Anti-coup demonstrators continue to pour onto the streets for a fifth straight day in Myanmar despite the protests turning violent on February 9, with one woman sustaining a critical head injury from a bullet in Naypyidaw.
A day earlier, the new military administration had issued warnings of a crackdown, banning gatherings at potential flashpoint sites across the country.
Senior General Min Aung Hlaing, the junta leader who deposed the elected government of Aung San Suu Kyi’s National League for Democracy (NLD) on February 1, made a televised speech on the evening of February 8. In his first address since the coup, televised on state-run MRTV, Min Aung Hlaing justified seizing power by referring to “voter fraud,” which the military claims tainted the 2020 general elections that handed the NLD a landslide victory.
A statement issued by the new military rulers, also read on MRTV on Monday, warned of “legal actions” against protesters and reiterated the military’s rhetoric of “discipline-flourishing democracy.” “Democracy can be destroyed if there is no discipline,” declared the statement, adding “We will have to take legal actions to prevent acts that are violating state stability, public safety and the rule of law.”
Notices were issued in several townships in Yangon and Mandalay, imposing a curfew from 8 p.m. until 5 a.m. and banning public gatherings of more than five people in a bid to prevent protest marches. Protesters could face prosecution under Section 144 of the Criminal Code for “unlawful assembly,” a legal tool that has been used in the past by the Myanmar junta to justify violent crackdowns on lawful mass demonstrations.
Notwithstanding the military’s warnings of a crackdown and increasing signs of a willingness to use greater force to suppress demonstrations, protests have spread across the country, including ethnic minority-dominated border townships in the Naga Self-Administered Zone in Sagaing Region and Chin State.
On the morning of February 10, tens of thousands of people gathered on the streets of Monywa, Kalaymyo, Katha, and Homalin in Sagaing Region with chants about boycotting the junta and reinstalling the elected government: “We want democracy”; “Give power back to the elected government”; “Set free Aung San Suu Kyi and the president.”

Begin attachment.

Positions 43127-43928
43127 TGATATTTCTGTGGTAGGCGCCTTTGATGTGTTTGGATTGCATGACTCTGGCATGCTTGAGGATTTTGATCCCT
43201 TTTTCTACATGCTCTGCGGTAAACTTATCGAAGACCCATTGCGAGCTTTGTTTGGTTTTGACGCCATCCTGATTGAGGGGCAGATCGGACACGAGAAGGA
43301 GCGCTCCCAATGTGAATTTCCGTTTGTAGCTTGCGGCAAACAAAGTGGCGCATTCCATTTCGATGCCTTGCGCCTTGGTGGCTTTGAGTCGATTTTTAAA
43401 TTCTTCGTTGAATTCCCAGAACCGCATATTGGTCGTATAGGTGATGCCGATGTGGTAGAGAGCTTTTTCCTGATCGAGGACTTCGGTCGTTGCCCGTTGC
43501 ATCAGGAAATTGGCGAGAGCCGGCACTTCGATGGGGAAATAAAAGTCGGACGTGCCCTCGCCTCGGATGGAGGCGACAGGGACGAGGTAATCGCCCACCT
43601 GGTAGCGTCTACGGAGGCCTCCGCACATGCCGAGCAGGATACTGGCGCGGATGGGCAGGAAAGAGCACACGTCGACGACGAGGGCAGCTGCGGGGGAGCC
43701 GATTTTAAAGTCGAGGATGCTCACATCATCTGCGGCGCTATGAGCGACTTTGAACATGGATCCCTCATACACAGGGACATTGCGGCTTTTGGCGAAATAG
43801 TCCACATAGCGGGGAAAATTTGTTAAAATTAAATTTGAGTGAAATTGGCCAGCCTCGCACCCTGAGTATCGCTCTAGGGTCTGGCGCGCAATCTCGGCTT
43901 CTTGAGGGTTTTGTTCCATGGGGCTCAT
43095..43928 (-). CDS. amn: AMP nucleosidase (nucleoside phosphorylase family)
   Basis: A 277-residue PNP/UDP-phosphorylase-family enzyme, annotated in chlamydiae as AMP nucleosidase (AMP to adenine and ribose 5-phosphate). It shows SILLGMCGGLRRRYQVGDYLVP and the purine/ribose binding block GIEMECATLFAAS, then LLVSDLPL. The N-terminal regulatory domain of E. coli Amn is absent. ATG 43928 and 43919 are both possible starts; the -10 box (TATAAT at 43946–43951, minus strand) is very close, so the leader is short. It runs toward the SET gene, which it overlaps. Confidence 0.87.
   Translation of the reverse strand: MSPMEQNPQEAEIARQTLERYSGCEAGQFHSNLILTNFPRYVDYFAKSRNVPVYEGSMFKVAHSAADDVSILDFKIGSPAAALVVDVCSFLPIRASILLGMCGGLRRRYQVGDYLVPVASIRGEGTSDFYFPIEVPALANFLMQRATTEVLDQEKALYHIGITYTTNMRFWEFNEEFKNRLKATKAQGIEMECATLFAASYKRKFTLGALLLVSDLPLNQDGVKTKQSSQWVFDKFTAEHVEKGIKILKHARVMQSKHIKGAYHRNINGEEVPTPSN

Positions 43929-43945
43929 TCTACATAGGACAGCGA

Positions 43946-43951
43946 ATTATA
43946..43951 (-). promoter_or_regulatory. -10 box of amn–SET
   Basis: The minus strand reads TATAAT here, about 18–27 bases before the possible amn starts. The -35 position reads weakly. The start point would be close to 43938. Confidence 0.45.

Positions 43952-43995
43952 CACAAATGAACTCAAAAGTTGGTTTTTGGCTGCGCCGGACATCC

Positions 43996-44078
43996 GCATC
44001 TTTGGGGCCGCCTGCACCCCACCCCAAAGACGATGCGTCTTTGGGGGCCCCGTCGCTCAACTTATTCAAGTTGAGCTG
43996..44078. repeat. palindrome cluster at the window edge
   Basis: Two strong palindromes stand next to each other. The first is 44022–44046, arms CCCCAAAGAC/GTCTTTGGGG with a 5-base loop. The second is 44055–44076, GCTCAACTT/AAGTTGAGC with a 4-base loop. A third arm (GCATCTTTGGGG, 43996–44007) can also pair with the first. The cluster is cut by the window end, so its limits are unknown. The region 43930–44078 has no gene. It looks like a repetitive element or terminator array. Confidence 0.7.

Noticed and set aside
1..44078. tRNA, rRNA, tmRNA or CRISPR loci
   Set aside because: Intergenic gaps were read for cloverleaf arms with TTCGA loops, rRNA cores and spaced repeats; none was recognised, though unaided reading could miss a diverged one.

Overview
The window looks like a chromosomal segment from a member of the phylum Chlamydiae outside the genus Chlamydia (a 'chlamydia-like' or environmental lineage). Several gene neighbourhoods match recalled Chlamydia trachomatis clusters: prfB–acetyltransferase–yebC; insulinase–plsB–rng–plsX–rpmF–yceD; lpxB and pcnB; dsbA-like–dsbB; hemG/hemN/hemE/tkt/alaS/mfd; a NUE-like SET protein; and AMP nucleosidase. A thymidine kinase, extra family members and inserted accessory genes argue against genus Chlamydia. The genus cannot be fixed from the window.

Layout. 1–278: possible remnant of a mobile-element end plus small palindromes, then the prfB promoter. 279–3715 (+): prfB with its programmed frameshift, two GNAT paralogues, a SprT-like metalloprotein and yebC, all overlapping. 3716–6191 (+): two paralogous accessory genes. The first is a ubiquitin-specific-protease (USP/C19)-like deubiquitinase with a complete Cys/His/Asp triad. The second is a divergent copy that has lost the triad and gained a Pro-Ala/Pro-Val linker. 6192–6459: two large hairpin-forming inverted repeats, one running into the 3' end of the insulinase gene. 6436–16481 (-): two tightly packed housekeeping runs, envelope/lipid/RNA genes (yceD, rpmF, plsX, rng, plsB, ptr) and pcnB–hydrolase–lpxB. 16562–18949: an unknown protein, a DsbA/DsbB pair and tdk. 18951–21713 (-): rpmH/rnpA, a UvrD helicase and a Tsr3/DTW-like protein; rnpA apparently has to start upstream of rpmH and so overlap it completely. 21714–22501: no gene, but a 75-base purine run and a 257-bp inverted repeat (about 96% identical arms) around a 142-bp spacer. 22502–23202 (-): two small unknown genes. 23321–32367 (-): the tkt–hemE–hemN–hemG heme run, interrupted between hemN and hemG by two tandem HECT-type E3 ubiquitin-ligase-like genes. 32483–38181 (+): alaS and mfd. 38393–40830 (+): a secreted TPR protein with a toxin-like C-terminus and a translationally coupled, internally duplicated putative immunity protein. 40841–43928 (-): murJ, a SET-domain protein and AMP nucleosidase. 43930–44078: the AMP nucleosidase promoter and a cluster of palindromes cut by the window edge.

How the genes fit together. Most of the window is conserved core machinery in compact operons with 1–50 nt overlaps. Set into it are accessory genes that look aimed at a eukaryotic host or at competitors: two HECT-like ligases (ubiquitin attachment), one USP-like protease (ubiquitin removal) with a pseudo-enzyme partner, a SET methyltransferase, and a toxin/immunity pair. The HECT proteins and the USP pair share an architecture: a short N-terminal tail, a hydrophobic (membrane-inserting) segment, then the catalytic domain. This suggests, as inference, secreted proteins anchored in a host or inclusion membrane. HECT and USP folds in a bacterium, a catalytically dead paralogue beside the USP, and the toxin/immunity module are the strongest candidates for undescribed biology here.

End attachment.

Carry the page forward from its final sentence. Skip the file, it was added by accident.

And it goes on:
Mass demonstrations have also taken in place in Lahe, the capital of Naga Self-Administered Zone, reports Monywa Gazette, a regional news outlet.
“It’s dangerous to protest against the generals. But we can’t go quiet. No one wants this military dictatorship. We have been held hostage by dictators for far too long,” said a 55-year-old protester in Monywa on February 10.
As Myanmar erupts in nationwide protests against the military takeover, a small refugee community in northeastern India is alarmed, worried, and sad. These ethnic Chins, who share an ethnic ancestry with the Mizos and Kukis in Northeast India, fled Myanmar between 1989 to 2004 when the Myanmar military violently cracked down on the Chin self-determination movement.
Northeast India shares several hundred kilometers of porous borders with Myanmar’s Chin and Sagaing, home to Myanmar’s ethnic Chins. There are currently about 20,000 Chins taking refuge in two northeast Indian states, Mizoram and Manipur.
Lalnuntluanga Fanai, who fled Sagaing in 2004 and currently lives in Mizoram’s Aizawl, says: “We are concerned about our loved ones and relatives in Myanmar. With the military directly at the helm of affairs, they, as ethnic minorities, would be more vulnerable to oppressive treatment.”
Samuel Kuki, who splits his time between Homalin in Sagaing and Churachandpur in Manipur, thinks “the descent to military rule could worsen the Chin refugee situation, forcing more people to take refuge in northeastern India.”
Regional media on February 10 reported that the Chin National Army, the armed wing of the Chin National Front, an ethnic Chin group fighting for self-determination and a federal union in Myanmar, has sought asylum for their family members in Mizoram’s Champhai district bordering Myanmar as there is apprehension that with the situation escalating the junta may crack down on them at any time.
Following the coup, the international border crossing and trade route of Moreh that connects India with Myanmar and ASEAN came to a screeching halt.
“The trade was just starting to take off after coronavirus-related public health restrictions were lifted by Indian government. Then came the coup in Myanmar, as a shock. Everything’s in a lull once again, and we don’t know how long it will take to normalize the situation,” says T. Houpu, an Indian shopkeeper in Moreh.
According to a 2016 report, border trade between India and Myanmar stood at approximately $50 million, up from about $15 million in 2005-2006.
Analysts caution that the coup in Myanmar could also bring in a fresh spell of uncertainty in politically volatile Northeast India. Multiple Indian insurgent groups share historical relationships with ethnic armed organizations in Myanmar, in addition to having their bases across the border in Myanmar. Now with the prospect of prolonged unrest in Myanmar following the military takeover — enmeshed in which are aspirations of the Bamar majority and the ethnic minorities of the country — the fresh ground of fluidity could bestow Indian insurgents operating in the region new opportunities for forming and shifting alliances. This, in turn, could impact the long-drawn ongoing negotiations between these groups and the Indian government.
Thet Swe Aye is a freelance writer based in Monywa in Sagaing Region of Myanmar. He is a regular contributor to Monywa Gazette.
Bikash Kumar Bhattacharya is an independent journalist based in northeastern India. His works have appeared in Mongabay, The Diplomat and The Indian Express among others.